Saturday, August 13, 2011

The Recent Financial Market Volatility

A Crisis of Confidence

On Friday, August 5, 2011, the US-based rating agency Standard & Poor’s downgraded US sovereign debt from AAA status for the first time in its history.

Subsequently, the financial markets saw massive drops beginning on August 8, 2011, with 11.2% drops in value in the Dow in the US, while all European markets were also hit with major declines. The German Dax declined by 22%, the British FTSE declined by almost 15%. Likewise, in Asia, Korean and Japanese markets both tumbled by 3.7%.

Source: BBC News


Nevertheless, by Friday August 12, 2011, the markets were in stark rebound. What is happening here? Has something changed in the market fundamentals?

Change in Fundamentals? 

The main fundamental which has changed in the financial markets is the credit rating for US sovereign debt.

Change in Confidence

What really happened was a change in the way investors feel about future prospects for stability in the financial markets. Basically, we can take both the sharp downward swing and the dramatic increase in volatility as a market signal that financial stabilization measures in both the US and the EU have not really addressed the major issues. In other words, according to the market outlook, bailouts in the US have failed and the debt negotiations have also failed. The market outlook vis-à-vis the EU is that Europe’s reaction to the Greek crisis and the sovereign debt problems of the Mediterranean rim, as well as general European financial stabilization have been altogether insufficient.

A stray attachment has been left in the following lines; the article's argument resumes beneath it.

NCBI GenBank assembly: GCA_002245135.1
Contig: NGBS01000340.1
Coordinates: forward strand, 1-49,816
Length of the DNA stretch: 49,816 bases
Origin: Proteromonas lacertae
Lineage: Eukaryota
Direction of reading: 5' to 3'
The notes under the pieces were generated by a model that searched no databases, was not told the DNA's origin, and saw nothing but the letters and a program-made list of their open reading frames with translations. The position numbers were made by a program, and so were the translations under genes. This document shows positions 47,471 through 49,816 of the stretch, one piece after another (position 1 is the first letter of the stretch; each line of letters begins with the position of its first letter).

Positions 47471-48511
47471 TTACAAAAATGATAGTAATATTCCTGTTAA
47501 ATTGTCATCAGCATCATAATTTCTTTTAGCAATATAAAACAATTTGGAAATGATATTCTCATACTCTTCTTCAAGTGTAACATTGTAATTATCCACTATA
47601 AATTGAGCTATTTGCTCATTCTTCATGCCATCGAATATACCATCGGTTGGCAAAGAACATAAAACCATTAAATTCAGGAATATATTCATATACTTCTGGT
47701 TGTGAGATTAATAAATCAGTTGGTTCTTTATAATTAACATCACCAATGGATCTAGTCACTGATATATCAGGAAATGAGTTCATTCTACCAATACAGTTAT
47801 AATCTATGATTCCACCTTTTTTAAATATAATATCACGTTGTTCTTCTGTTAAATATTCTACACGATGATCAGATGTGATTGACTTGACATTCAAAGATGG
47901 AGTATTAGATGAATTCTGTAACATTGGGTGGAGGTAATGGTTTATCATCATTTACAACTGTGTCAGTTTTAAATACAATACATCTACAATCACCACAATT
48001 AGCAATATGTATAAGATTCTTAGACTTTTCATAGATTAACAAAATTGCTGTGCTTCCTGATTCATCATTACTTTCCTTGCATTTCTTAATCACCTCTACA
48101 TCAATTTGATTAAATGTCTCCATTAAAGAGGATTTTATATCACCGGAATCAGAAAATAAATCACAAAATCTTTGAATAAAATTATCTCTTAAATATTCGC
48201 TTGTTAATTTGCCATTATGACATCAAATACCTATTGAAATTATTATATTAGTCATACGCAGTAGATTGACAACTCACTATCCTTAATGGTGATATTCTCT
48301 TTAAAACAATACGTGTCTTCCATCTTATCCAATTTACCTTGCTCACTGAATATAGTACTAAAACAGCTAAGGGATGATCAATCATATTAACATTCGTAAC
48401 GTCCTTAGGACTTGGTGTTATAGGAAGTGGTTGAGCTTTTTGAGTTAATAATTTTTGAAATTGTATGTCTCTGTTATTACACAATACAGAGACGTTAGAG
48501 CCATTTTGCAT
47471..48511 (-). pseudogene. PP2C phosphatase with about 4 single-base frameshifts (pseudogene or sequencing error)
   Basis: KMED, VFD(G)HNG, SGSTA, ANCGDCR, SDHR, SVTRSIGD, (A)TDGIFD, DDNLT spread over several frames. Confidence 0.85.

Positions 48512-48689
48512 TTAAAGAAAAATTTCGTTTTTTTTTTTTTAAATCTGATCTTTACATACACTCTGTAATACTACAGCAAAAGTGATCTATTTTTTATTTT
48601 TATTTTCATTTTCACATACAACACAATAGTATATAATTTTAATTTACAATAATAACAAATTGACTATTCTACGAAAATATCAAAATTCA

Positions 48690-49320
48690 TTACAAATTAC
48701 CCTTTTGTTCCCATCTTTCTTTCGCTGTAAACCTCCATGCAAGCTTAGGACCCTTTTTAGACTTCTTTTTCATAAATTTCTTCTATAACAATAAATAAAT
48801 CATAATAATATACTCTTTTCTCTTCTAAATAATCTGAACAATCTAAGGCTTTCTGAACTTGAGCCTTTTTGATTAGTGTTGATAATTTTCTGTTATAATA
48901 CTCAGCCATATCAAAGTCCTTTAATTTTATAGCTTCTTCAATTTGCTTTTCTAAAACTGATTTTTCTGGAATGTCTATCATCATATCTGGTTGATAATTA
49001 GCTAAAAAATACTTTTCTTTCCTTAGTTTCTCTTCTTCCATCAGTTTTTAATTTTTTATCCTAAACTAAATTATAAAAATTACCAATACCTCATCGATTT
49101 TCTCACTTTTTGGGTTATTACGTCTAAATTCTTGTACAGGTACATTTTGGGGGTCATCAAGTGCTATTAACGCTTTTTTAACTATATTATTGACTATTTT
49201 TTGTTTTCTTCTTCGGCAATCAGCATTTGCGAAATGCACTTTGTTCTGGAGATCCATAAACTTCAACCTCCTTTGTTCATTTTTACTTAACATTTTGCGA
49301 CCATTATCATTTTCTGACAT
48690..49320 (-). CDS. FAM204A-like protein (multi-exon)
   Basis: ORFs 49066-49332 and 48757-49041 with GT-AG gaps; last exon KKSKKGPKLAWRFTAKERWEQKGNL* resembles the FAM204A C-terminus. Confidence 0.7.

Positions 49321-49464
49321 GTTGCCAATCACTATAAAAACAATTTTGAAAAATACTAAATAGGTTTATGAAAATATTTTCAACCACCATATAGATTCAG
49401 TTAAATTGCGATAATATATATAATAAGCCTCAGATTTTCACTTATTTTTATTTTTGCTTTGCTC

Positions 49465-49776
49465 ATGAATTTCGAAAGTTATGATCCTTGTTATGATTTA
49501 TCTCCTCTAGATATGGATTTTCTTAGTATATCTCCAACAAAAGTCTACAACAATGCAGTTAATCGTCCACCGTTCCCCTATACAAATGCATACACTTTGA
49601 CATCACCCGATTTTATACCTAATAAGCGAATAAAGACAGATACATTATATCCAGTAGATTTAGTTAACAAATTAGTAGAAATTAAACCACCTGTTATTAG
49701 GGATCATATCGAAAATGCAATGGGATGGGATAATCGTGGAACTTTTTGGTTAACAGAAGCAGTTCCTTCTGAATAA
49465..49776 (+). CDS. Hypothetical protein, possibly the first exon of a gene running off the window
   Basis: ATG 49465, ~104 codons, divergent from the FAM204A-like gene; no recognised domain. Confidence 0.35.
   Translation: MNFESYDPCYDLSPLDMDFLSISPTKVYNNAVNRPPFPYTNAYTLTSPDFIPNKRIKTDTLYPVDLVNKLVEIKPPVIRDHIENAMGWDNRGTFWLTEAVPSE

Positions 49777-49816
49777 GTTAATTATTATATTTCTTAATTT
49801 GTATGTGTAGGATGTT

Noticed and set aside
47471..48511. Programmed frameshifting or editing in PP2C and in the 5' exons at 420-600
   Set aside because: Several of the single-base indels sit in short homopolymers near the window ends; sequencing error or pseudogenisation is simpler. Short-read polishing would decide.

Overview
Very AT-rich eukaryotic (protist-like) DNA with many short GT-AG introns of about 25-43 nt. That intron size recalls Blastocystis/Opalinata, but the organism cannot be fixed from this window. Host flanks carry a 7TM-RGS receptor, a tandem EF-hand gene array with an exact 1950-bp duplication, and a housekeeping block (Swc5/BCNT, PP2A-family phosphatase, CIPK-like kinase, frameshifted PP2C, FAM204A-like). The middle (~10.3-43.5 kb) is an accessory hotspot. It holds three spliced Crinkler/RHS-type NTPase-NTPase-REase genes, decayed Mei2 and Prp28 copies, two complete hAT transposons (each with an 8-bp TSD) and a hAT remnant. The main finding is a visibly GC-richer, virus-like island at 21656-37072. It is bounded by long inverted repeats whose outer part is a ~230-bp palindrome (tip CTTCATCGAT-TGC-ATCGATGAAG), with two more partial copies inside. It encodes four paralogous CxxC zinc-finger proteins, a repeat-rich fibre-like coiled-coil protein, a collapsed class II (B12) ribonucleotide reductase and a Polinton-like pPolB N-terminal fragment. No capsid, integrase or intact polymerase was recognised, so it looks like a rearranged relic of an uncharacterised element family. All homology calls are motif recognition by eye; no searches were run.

The US

Underlying the downgrade US sovereign debt – and the subsequent widespread selloffs in the US stock markets – is a general loss of confidence in the soundness of US economic management. While the banks have been recapitalized and the money quantity has been dramatically increased, microprudential regulation has been all but neglected.  In other words, the American attempt to soundly regulate the financial crisis has failed. Why did the 400 provisions of the Dodd-Frank act get reduced to 38? Why has no further regulation been enacted? What plans are there to join and adhere to international financial regulatory standards?
As for the bailouts, we see that the banks have been re-capitalized, and that the financial institutions have been rebuilt, and that QE has left massive amounts of liquidity in the financial market, but that none of that money has been sent into the real economy. The result: unemployment and production figures never really improved. This is because insufficient regulation has been put into the US financial and banking sectors. Thus, all the new cash in the system does not actually reach the problem areas for which it was actually intended. This leads monetary-expansionary needs to be much larger than what they could be, while the crisis-response effect is largely mitigated and risk of crisis is increased dramatically.

And as for the debt-ceiling negotiations, the cuts will simply mean a drop in growth. The cuts will also mean an upwards re-distribution of income and wealth in the US economy. The real answer was to perhaps increase revenues. In short, both the Democrats and the Republicans have come to an agreement to launch an upwards redistribution of wealth, despite the fact that Obama’s democratic mandate was exactly the opposite of that.

Furthermore, getting rid of the Gephardt Rule (automatic debt-ceiling rule) means that this sort of showdown might occur again and again. The Republicans took a calm budgetary process, and turned it into an annual risk of default showdown. They created an economic crisis where there was none before, only to redistribute wealth upwards. What is worse is that the Democrats went along with it all.